Today, in my 4th hour photography class we finished watching the documentary, “What Remains,” about the life and work of photographer Sally Mann. I’m proud to say that the kids were blown away. I’m glad. I was afraid they wouldn’t get her – but then again, what’s not to get? Her work has a complexity to it, but their seemingly deep understanding of her motives and the outcome produced proved an old theory of mine, which is, if you give art more than 10 seconds, and just let it happen, you’ll get it.
Sally Mann is what I call an “everyday genius.” I’ve blogged about her before, because I LOVE her. She is impressive and unassuming all at the same time. Though she entirely human - approachable and down to earth, she is also stunning profound. What she swears is just a series of discoveries, seems at closer examination to be a clear, concise exploration of the way we live a life. She carries an intense wisdom about her craft, packed alongside all the doubt that plagues everyone else. Without pretense, she carefully dissects her thoughts and intentions. It’s like watching a surgeon work. There is a precision and a delicate touch. Monumental things happen with the flick of her hand. It’s both profound and familiar. Watching her work is beautiful.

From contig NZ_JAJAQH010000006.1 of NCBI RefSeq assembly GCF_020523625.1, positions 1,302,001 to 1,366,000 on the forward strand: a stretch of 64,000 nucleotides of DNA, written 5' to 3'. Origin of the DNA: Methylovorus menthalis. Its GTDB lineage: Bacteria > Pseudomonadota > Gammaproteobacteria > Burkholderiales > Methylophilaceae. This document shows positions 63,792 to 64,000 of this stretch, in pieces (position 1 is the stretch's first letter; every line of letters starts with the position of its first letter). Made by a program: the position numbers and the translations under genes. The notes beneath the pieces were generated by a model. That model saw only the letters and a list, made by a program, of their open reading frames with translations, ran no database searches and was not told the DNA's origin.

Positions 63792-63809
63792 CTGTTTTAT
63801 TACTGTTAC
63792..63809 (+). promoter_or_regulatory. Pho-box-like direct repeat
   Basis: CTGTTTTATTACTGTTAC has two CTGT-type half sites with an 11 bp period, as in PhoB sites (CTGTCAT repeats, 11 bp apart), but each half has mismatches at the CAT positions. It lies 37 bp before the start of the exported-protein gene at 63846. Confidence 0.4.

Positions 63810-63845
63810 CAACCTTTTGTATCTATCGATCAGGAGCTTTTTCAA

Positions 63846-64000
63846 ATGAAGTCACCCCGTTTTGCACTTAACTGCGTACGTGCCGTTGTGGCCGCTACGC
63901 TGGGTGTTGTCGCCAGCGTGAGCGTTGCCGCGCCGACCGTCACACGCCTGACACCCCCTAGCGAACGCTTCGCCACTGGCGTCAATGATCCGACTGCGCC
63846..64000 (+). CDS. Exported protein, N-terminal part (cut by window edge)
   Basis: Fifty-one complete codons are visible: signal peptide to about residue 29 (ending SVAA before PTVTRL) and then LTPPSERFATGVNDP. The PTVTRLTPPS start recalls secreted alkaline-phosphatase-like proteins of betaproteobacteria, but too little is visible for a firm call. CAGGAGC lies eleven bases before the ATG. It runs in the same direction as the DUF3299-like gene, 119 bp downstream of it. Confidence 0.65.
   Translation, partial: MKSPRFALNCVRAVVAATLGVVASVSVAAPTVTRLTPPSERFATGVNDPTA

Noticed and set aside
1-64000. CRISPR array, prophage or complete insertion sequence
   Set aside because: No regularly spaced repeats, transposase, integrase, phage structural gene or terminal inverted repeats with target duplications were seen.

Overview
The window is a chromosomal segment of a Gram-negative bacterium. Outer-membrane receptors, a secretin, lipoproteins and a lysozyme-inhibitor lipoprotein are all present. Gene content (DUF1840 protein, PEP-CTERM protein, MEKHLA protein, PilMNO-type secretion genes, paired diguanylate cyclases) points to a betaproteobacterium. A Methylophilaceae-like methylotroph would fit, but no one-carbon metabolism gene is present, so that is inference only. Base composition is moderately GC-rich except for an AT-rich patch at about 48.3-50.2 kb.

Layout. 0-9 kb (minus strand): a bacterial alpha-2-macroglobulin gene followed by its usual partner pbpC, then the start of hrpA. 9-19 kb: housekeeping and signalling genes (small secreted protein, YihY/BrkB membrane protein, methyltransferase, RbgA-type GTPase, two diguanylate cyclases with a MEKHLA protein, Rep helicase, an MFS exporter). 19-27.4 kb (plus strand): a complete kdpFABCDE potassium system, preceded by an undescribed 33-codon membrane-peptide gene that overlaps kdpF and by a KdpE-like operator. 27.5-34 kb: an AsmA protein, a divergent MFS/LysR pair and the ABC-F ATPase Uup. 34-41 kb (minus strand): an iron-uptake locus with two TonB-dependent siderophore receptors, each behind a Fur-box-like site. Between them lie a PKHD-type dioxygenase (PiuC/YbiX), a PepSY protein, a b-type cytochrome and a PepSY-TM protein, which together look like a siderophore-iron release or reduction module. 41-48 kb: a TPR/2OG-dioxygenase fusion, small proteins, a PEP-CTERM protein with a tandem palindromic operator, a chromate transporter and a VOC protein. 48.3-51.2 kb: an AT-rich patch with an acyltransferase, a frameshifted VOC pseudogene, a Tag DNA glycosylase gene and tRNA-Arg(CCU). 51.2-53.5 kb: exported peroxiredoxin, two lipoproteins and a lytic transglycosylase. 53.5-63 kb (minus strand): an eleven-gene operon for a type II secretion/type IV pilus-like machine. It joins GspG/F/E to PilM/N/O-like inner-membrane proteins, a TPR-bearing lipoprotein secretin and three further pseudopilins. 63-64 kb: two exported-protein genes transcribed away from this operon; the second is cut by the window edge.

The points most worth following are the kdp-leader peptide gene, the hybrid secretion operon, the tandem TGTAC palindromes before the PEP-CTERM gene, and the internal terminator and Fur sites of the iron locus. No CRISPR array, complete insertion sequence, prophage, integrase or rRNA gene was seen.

When I stand back and look at her work at large, I can see that she is one of those artists whose career has a forward momentum to it - a perpetual motion toward the future. She moves on. She proceeds to what’s next. No matter what happens, she just works.
I have a great deal of respect for Mrs. Mann, and hope very much that someday our paths will cross.